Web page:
New Books!

"Pat-a-Cake and All Fall Down by Mary Brigid Barrett, illustrated by LeUyen Pham, are two jolly board books that transform a duo of old-fashioned nursery rhymes into contemporary language and situations that little ones will relate to, with peals of laughter." 

Celia McGee, book reviewer, New York Times reporter. 


by Mary Brigid Barrett,illustrated by LeUyen Pham;© 2014 Candlewick Press Publishing

If you can pat a cake, why not a peach or a cold and bumpy pickle? How about a fuzzy caterpillar crawling on your knee? A well-known rhyme expands into a tactile exploration of a toddlers' world.

LeUyen Pham's adorable, vibrant illustrations bring Mary Brigid Barrett's singsong text to life in a board book for the very young.


Shoebox Sam

by Mary Brigid Barrett,illustrations by Frank Morrison;© 2011 HarperCollins Zonderkidz

The pink slippers on the wall catch her eye. 'Those are the most beautiful shoes I've seen in all my life.' Down at the corner of Magnolia and Vine, you'll find the shop of Shoebox Sam--where old shoes become like new again and anyone in need finds a friend. Delia and Jessie spend Saturdays with Shoebox Sam, helping him with customers, rich and poor. They learn about giving and caring, loving and sharing. Then one day, when a customer notices a prized pair of shoes, they uncover their greatest lesson of all.

Ask for ALL FALL DOWN, PAT-A-CAKE, and SHOEBOX SAM, at your neighborhood library or bookstore!

Or order online here:







All Fall Down

by Mary Brigid Barrett, illustrated by LeUyen Pham;© 2014 Candlewick Press Publishing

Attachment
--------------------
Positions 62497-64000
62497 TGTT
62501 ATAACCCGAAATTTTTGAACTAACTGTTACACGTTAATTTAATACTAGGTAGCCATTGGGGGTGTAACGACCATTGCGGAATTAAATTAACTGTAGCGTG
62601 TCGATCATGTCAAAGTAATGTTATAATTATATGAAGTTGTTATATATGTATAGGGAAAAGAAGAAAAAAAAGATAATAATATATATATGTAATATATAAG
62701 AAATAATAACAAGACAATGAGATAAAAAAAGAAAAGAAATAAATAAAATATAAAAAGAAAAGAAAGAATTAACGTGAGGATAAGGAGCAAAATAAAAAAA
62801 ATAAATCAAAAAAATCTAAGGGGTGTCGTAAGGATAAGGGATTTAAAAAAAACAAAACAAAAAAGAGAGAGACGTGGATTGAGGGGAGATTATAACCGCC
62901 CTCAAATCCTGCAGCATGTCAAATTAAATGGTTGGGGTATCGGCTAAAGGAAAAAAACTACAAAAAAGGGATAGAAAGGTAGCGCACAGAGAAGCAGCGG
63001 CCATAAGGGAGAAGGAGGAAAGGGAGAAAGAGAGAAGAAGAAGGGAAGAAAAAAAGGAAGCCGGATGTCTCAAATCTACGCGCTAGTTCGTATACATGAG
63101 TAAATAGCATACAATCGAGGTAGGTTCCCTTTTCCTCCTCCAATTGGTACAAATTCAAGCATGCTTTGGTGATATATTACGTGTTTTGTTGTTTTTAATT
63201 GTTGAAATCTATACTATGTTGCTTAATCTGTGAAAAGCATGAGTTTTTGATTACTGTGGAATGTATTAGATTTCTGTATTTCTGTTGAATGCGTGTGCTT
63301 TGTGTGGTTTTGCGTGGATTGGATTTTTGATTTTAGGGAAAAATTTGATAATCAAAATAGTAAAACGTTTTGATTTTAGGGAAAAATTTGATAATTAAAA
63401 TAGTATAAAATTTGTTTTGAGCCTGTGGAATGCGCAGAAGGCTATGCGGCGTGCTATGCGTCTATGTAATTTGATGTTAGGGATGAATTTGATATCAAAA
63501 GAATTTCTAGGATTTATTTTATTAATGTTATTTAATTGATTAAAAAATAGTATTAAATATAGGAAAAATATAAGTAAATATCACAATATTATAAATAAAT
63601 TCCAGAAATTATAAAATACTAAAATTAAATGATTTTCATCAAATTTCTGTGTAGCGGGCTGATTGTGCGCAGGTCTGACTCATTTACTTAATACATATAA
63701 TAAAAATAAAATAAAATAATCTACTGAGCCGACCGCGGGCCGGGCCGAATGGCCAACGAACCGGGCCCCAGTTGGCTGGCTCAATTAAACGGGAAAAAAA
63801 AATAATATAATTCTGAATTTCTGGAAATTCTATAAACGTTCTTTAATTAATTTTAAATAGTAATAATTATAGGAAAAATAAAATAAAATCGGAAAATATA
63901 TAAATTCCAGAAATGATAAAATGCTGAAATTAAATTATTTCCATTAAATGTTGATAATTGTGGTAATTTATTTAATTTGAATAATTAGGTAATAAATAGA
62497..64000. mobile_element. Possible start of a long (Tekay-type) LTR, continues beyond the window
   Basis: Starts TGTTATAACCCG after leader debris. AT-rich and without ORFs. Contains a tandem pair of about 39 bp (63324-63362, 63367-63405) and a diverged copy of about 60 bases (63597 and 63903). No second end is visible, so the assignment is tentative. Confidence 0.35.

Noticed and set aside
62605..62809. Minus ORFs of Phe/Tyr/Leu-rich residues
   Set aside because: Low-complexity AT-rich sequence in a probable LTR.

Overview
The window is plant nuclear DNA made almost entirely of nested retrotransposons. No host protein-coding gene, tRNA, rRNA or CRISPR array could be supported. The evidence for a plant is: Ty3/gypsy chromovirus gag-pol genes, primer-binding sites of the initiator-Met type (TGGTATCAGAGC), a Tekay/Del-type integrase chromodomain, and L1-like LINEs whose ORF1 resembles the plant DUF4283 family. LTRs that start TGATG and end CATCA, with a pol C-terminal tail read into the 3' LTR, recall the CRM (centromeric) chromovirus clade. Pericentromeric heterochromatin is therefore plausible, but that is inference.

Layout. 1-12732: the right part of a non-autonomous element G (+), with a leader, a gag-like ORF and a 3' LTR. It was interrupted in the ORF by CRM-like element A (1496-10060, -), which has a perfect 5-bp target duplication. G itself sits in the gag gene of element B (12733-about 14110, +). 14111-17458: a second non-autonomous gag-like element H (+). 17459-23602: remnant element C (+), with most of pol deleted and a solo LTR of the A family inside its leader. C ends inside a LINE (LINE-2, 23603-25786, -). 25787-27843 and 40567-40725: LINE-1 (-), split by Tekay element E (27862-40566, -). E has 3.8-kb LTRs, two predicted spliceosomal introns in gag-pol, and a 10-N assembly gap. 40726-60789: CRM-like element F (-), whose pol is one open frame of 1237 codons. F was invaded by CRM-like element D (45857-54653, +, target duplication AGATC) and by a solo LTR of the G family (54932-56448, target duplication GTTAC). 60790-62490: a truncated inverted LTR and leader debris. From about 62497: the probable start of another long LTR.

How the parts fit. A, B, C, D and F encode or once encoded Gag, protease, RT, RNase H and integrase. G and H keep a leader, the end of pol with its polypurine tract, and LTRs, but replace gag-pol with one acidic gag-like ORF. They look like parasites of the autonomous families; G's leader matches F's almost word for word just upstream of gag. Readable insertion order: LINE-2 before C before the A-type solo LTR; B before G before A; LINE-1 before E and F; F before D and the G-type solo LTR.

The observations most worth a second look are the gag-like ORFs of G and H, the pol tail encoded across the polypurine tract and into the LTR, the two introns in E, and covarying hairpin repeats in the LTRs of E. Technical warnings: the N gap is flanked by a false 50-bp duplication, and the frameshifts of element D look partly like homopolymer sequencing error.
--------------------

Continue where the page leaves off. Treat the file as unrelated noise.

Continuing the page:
From a bright tower made of blocks to a boisterous family playing a game of Ring Around the Rosie, there are many ways to join things together—and watch them tumble in a delightful heap!


All Fall Down: Starred Review in Publishers Weekly!

"One might reasonably expect this board book from Barrett and Pham to riff on “Ring Around the Rosie.” But while a scene featuring that game closes out the book, Barrett celebrates lightly destructive fun of all kinds, whether it involves toy blocks, sticks and stones, or dinner: “Spoon potatoes in a mound,/ plopping green peas all around./ Plunk spoon and cup atop the plate./ Daddy reaches out—too late!/ All fall down!” Working in gouache, Pham offers a multicultural crew of kids who couldn’t be more excited about building things up and then sending them flying. 






Shoebox Sam: Chicago Tribune Review:

"Mary Brigid Barrett's words, for Sam and for the children, zip along with a light rhythm. Sam is the neighborhood shoe repair guy (aka, "cobbler" to the pre-sneaker generation). Young Delia and Jessie help him in his shop on Saturday and are rewarded with cinnamon crullers and a feeling of being at the center of neighborhood life. Mary Brigid Barrett's words, for Sam and for the children, zip along with a light rhythm and insights on matters large and small ("new shoes walk tight, but old shoes walk light"). Sam treats all his customers kindly. The dignity he accords to people whom others might label "homeless" is clear, without any preaching about it. Frank Morrison's sumptuous illustrations bring generosity to life."